Client Demographics Report

One of the big questions for any service is “who are we serving?” Luckily, Clarity has a report designed to answer exactly that question. The [OUTS-106] Client Demographics Report is easy to use and even brings along some interesting data visualizations of its own.

The Client Demographics Report can be found in the Clarity Reports Library under “Program Based Reports.” You have multiple parameter options available including program type, program name, and veteran status. After selecting the parameters and date range you desire, click submit. Once your report is queued up it will take a minute before it is ready to open. The more clients it is pulling, the longer the report takes to prepare. Clarity will let you know when the report is ready.

Now it is time to open your report! This report has several charts and tables that breaks down different client demographics by the number of clients in each category that participated in the project(s) you identified in the parameters.

Most of the information in this report is pretty self-explanatory, but let’s see what kind of insights we can gain if we dig a little deeper. Here are a couple of charts from an example report:

HMIS race chart

HMIS Hispanic Ethnicity Data Chart

We can see that the majority of clients in this program are White and non-Hispanic/non-Latino. These measures alone don’t mean much, but what happens when we compare them to the most recent PIT data?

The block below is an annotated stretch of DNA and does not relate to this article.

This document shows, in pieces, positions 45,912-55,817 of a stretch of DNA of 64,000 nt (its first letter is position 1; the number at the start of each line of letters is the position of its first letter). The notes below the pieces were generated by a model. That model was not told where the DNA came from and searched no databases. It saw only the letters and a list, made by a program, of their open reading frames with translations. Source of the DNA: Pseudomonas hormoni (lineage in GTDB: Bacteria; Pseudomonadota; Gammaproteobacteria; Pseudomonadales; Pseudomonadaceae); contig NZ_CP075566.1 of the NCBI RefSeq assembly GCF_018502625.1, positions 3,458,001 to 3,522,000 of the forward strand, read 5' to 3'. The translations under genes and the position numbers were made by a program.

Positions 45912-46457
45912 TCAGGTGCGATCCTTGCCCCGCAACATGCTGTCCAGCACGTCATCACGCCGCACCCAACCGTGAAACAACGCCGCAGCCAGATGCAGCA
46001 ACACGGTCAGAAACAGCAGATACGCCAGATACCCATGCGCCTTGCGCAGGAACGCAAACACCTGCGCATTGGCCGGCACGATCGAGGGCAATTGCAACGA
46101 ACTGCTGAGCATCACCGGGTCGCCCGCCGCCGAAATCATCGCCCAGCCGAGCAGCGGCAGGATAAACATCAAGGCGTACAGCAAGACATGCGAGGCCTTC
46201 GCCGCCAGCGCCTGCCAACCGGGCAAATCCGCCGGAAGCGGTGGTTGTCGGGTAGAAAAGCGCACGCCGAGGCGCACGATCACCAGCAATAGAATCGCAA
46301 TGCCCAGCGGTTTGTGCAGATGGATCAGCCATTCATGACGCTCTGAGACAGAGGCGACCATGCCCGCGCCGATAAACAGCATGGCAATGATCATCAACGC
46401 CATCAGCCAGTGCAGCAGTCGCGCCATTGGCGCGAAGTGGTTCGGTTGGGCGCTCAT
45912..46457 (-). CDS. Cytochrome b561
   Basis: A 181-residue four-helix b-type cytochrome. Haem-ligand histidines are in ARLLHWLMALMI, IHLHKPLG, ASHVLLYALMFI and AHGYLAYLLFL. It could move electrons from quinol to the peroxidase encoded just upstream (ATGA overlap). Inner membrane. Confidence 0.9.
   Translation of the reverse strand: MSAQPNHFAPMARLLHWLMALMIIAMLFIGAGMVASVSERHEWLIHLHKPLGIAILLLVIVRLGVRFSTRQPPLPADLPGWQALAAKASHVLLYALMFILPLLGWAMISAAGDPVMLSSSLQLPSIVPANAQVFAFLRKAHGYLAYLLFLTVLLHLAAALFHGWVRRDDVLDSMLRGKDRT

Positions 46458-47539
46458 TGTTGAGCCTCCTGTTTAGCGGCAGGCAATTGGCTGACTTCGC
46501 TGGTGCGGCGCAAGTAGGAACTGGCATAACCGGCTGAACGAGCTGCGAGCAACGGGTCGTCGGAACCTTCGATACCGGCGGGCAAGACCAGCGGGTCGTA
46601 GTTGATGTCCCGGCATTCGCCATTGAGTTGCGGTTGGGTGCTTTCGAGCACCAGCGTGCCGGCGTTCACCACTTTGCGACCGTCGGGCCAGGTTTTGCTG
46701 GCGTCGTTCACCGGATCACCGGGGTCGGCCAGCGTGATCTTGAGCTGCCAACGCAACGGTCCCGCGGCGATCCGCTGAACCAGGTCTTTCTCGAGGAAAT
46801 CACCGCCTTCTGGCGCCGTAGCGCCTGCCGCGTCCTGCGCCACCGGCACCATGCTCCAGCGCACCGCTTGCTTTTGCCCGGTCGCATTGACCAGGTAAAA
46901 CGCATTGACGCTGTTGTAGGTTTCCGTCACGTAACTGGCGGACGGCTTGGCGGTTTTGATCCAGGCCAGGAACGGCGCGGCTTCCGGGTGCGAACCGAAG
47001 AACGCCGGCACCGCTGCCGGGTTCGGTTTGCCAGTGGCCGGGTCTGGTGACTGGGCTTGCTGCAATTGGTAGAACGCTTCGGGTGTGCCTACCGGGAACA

Black or African-American21%
American Indian or Alaska Native8%
Native Hawaiian or Other Pacific Islander3%
Multiple Races8%

If you said that people of color are being under represented in this project then you would be right! By looking at the community wide demographic data from the PIT you should notice that people identifying as Black or African-American make up a far larger percentage of the homeless population than those being served by this project. The same is true for the Hispanic/Latino population. This is an indicator that the marketing of the project isn’t reaching or connecting with certain cultural groups. There could be a number of reasons for this, but some of the things to address in this situation would be:

  • Having materials available in multiple languages (at least Spanish and English).
  • Canvasing or hanging fliers in areas frequented by diverse groups of people. Don’t just rely on your website and word of mouth, but try hanging materials at the grocery store, library, churches, colleges, or any other publicly visible areas.
  • Implement diverse hiring practices to ensure your staff are as culturally diverse as the community you intend to serve. This can bring different strategies and perspectives into how you deliver services.
  • Partner with local agencies that specialize in working with underrepresented groups.

Try this exercise with your own data. If you compare your client demographics to your own counties PIT data, then you might find some interesting results. It is a good way to ensure equitable services.

If we missed anything or you have additional questions, feel free to reach out to your HMIS Team at Commerce.

Happy reporting!

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